It is an opportunity for students to show their talent to the theatre and dance faculty and staff, and to the community by performing a scene, singing or dancing.
According to Amy Fritsche, faculty member and organizer of this year's event, there will be four singers, seven acting scenes and 16 dancers.
Fritsche is in charge of selecting the songs and acting scenes. Dance and choreography instructor Philip Edgecombe is in charge of mentoring the dancers.
According to Edgecombe, three senior dance students will choreograph pieces for the showcase.
All of the pieces are group dances with no more than seven dancers each.
During the summer, Fritsche selected the pieces that will be showcased, and she will help with technical issues backstage, but her main role is to coach students.
"We give them the idea to create a character and help them mold it," Fritsche said.
Fritsche selected scenes written from 2000 to present.
Although the scene can be set in different time periods, the writer must have written it sometime between the year 2000 and now.
"We are working on very fairly contemporary work," Fritsche said.
There will be five group rehearsals, but students meet with their scene partners to work on their scene together and memorize lines independently.
Students have to provide their own costumes and there will be no music except for in the dance pieces.
Freshman acting major Maclin Schweger will present a scene with a partner that deals with political issues and aliens.
Schweger received his scene recently, so he said his biggest challenge now is getting his lines in correct order.
The New Student Showcase is also a way for performers to support each other.
The event is a product of a big team effort.
Schweger said that he looks at the students in the program now, and he sees how they network with not only students in the department, but with everyone in their class.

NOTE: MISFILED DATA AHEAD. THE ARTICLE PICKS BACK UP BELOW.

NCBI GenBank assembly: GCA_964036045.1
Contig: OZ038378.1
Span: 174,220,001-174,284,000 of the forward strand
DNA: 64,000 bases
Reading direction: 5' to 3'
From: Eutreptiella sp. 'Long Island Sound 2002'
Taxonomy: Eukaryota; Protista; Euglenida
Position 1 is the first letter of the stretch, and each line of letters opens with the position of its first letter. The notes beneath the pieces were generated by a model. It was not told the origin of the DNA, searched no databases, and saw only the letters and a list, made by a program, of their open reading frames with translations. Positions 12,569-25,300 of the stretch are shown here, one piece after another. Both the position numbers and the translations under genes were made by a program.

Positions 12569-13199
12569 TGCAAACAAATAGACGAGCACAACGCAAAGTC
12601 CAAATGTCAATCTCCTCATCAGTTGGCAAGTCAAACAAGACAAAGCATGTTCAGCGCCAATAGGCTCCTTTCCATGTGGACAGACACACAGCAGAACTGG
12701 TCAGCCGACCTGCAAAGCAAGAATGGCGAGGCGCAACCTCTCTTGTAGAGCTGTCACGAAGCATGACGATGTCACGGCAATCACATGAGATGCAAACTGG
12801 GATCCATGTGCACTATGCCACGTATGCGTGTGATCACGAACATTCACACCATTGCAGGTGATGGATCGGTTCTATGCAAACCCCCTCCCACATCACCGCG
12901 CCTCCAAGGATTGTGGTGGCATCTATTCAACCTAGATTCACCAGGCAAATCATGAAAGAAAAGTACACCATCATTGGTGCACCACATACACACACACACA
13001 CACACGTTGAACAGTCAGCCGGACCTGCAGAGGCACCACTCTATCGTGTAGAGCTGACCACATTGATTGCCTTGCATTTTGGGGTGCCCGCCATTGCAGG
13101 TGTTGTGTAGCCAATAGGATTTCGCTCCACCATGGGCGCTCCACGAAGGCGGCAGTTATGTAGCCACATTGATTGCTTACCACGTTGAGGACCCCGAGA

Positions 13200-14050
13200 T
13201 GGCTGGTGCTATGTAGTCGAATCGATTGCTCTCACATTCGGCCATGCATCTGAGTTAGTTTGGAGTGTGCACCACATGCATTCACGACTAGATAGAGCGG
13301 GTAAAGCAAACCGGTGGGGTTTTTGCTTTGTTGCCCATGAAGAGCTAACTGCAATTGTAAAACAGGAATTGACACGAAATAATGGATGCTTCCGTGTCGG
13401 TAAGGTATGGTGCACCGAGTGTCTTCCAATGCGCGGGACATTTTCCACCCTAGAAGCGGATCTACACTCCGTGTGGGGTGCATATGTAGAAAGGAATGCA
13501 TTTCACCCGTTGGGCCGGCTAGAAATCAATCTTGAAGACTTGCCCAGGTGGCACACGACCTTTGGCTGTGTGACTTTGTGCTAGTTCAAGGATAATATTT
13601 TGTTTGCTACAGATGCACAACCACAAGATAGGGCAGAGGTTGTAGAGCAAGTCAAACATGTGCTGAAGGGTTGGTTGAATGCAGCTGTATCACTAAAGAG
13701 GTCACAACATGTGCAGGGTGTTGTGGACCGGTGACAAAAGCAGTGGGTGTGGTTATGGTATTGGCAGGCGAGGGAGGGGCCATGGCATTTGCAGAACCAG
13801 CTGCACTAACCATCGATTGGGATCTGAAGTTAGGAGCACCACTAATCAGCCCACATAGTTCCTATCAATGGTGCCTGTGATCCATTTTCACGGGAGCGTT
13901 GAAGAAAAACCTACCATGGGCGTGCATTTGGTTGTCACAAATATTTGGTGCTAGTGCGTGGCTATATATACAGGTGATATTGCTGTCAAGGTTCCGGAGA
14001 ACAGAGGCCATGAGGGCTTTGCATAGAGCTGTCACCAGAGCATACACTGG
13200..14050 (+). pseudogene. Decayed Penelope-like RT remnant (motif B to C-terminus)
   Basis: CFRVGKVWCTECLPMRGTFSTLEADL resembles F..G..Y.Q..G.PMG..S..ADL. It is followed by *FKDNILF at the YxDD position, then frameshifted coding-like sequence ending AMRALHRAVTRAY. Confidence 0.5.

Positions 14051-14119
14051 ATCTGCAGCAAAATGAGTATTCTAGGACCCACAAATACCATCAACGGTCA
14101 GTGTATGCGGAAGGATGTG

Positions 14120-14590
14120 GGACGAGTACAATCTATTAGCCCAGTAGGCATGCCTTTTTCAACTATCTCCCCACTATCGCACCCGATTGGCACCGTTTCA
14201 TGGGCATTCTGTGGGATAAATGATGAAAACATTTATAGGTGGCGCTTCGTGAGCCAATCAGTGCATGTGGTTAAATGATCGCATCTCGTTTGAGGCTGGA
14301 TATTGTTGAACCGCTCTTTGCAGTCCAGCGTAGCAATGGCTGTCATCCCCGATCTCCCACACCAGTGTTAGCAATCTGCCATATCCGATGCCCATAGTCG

"The faculty at SEMO's River Campus is incredible," Schweger said. "Everyone treats their work with so much professionalism, respect for one another and the talent to boot. They all work together as a team, facilitating the needs of their peers to organize what is, in my opinion, a very successful program."
Edgecombe said that students should go to the event because it is exciting to see where freshmen are at this point in the year. He added that this is a very strong class.
"See them where they are, and when you see them on stage this year or in a couple of years, and see how much they've grown. The showcase is just a lot of fun," Edgecombe said.
The River Campus is hosting its third annual New Student Showcase at 7:30 p.m. on Sept. 15 in the Wendy Kurka Rust Flexible Theatre.
"Everyone in the incoming class is incredibly talented and won't disappoint," Schweger said. "Like the football games, this show is our way of showing the school what we can do and how we plan to represent SEMO on the stage."
The event is free and open to Southeast staff, students and parents.